Say hello to the newest edition of All-Red Vine Arts Wine Club! How’s it September already? Summer went by WAY too quickly. Well, fortunately we have a great lineup of wines to ease you into the start of Autumn.

For everyone signed up for pickup, your wines will be ready Thursday, September 1st at both locations. For everyone signed up for delivery, your wines will be delivered on September 1st as well. Right in time for the long weekend!

Cheers!

2018 Julien Barge “Loch Ness” Côtes-du-Rhône

Rhône Valley, France

$27.40

Where

The Côtes du Rhône is vast, covering a large section of France’s south. We’re talking about 44,000 hectares of vines! Stretching as far north as the city of Vienne, 90% of all Côtes du Rhône wine comes from the southern half. The vine was first brought to this area by the Greeks in the 4th century BC, and cultivation has endured ever since. The area was officially designated an AOC appellation in 1937. In technical terms the region includes 171 counties across 6 different departments. The Southern Rhône enjoys a mediterranean climate with scorching hot summers. The Northern Rhône, buffeted by the Mistral wind, experiences slightly cooler weather and a climate verging on continental.

What

The wines of the Rhône are broken down into four categories: Côtes du Rhône AOC, Côtes du Rhône Villages AOC, Côtes du Rhône (named) Villages AOC, and the Crus. The Côtes du Rhône AOC is the entry point for the region, and about 50% of all Rhône wines will be given this designation.

Behind the goofy label, the ‘Loch Ness’ Côtes-du-Rhône is serious juice! The cuvée is composed of 80% Grenache and 20% Syrah sourced from like minded growers who farm organically in the Ardèche. The grapes were fermented in concrete tanks with minimal intervention, and aged in a mix of concrete and large oak casks

Who

Julien Barge descends from a long line of Northern Rhône winemakers. His family have been growing grapes in the area since 1860, though it wasn’t until 1929 that Jules Barge started selling wines bottled on site. Major change came to the family business when Julien’s father, Gilles, joined his own father at the winery in 1979. Although many traditions were kept, Gilles introduced some modern techniques and standards. Unique at the time, he started bottling some wines as single-vineyard cuvées. Emphasis was made on whole-cluster fermentation and the use of neutral old barrels for aging. He was not interested in the flashier style of wines that were starting to appear in the area. An ambassador for the region and its wines, he was also the President of the Côte Rôtie Growers Syndicat. Under Julien’s direction the winery continues to bottle wines of utmost purity and simplicity. Using no herbicides or pesticides in the vineyard, in the cellar he takes a soft approach, intervening as little as possible, allowing the wines to fully express the complexity of his vineyard holdings.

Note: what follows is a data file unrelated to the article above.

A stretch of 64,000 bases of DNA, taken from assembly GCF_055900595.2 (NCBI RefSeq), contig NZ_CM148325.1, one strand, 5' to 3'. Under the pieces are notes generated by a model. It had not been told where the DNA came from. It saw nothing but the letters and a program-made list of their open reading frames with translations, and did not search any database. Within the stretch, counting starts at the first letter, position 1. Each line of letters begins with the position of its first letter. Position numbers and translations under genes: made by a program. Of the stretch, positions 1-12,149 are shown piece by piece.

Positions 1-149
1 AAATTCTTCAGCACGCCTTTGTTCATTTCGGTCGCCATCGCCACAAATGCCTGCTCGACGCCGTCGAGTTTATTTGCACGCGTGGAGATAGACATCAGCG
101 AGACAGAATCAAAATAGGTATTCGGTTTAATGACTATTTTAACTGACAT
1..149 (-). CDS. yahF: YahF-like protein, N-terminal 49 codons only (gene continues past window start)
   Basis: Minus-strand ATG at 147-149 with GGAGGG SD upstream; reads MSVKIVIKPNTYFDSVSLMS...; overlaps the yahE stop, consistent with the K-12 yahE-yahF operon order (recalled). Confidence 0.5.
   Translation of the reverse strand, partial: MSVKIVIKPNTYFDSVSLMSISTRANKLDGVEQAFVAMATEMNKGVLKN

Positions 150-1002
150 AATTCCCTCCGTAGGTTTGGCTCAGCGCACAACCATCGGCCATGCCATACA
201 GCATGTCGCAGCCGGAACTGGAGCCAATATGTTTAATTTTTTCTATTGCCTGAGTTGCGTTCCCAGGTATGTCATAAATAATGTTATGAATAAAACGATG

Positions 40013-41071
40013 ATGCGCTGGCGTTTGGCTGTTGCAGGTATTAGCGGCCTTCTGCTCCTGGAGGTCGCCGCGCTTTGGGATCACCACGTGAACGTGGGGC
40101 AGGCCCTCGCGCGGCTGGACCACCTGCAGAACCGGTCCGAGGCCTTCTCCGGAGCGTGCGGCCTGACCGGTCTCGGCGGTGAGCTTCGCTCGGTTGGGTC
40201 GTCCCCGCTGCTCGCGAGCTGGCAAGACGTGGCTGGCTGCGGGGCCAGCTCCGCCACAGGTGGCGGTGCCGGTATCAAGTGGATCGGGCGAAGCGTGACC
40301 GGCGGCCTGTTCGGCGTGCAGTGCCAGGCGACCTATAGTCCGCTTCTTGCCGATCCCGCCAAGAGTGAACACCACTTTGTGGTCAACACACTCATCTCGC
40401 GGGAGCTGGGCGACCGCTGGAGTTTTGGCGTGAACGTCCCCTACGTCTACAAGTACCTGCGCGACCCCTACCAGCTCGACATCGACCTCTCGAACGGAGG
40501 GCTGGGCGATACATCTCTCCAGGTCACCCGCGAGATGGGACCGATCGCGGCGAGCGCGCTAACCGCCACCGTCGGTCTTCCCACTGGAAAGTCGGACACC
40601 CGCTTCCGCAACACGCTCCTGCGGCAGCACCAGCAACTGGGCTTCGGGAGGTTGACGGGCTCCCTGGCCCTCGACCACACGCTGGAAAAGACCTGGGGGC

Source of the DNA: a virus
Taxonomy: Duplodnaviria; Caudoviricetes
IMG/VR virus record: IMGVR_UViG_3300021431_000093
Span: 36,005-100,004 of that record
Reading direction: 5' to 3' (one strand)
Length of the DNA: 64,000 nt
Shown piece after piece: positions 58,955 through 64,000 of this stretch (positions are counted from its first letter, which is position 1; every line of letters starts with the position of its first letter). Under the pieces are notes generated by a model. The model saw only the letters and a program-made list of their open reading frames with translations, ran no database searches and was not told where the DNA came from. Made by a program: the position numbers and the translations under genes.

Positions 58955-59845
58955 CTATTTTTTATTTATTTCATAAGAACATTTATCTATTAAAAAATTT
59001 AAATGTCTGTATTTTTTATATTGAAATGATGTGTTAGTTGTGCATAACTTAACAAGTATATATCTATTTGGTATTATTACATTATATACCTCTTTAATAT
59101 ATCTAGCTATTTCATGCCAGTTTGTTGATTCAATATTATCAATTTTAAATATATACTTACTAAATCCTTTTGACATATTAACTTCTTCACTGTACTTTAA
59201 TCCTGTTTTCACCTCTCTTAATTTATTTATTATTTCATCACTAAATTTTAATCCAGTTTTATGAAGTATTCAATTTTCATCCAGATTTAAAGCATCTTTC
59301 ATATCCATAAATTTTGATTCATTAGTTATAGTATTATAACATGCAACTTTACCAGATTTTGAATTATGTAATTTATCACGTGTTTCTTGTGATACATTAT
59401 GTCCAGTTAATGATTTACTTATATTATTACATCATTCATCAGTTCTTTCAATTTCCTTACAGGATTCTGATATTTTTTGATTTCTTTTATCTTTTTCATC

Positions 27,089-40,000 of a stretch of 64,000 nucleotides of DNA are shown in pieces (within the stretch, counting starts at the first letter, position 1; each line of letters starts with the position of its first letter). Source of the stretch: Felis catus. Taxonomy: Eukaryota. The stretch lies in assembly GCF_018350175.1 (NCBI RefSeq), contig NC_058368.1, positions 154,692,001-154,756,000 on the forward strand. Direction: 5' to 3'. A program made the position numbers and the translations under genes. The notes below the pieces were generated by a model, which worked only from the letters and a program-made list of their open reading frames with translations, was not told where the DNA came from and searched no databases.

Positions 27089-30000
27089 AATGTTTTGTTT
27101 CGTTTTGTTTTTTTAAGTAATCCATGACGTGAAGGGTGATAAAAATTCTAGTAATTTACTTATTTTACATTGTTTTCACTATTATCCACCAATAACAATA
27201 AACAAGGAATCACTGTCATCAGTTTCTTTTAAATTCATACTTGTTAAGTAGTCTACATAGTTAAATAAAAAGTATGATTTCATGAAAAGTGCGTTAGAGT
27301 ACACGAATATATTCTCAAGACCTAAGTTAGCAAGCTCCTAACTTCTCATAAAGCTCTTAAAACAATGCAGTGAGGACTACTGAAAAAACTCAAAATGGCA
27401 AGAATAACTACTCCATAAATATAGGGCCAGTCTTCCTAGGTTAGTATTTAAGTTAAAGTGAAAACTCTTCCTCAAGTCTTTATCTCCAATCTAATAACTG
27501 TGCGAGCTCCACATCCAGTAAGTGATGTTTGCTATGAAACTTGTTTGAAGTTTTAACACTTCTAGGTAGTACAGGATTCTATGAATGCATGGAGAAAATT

Taste

Generously flavored and perfumed, the “Loch Ness” Côtes-du-Rhône is a friendly introduction to the world of Julien Barge. The predominance of Grenache in the blend lends ample fruit, while the Syrah kicks in a dusting of spice. Purplish red in appearance, the nose has aromas of roasted plum, licorice, black cherry, violet and black pepper. On the palate the wine is medium bodied with fine tannins, balanced acidity, and ripe blackfruit flavors. The finish is dry and spicy. Not only a great match for barbecued meats, this wine is also a great match for Mediterranean style grilled eggplant.

2020 Cantine Sardus Pater Carignano Is Solus Carignano del Sulcis

Sardinia, Italy

$28.35

Where

Sitting 240 kilometers off the west coast of Italy is the Mediterranean island of Sardinia. Second only to Sicily in size, this rocky Italian island outpost is famed for its pristine sandy beaches and wild interior. Geologically speaking, it is one of the oldest places in Europe. The mountains at the center of the island have rounded peaks from countless centuries of erosion. The climate is mostly temperate. During the summer, dry and hot winds from North Africa buffet the island. The rainy season falls between October and February. The majority of Sardinia’s vineyards are planted at the south end of the island.

What

The wine appellation of Carignano del Sulcis was created exclusively for wines made from one grape – Carignano (aka Carignan). This variety is thought to have originally been brought to Sardinia from either southern France or Spain. Afterall, although Sardinia has been joined with Italy for 150 years, its viticultural heritage owes more to these two countries.

The “Is Solus” Carignano is made from grapes harvested from own-rooted vines planted on the small island of Sant’Antioco, which sits at the southwestern tip of Sardinia. The bush-trained vines are planted to sandy soil and average 35 years in age. Vinified in stainless steel tanks over 15 days, the wine was matured in Allier barriques for 12 months.

Who

Located on Sant’Antioco island, Cantine Sardus Pater was established in 1949 as a winemaking cooperative. Today the winery draws in grapes from 300 hectares of vineyards, tended by 200 growers. The vineyards are planted in a series of gently undulating sand dunes, so sandy in fact that the vineyards remain un-grafted, escaping the perils of phylloxera. Up until 1994 the winery was exclusively focused on the production of Carignano. The name of the winery comes from the mythological hero of Nuragic Sardinians, Sardus Pater (“Sardinian Father”). All of the labels depict portraits of archeological relics found during the research and dig campaigns carried out on Sant’Antioco.

Taste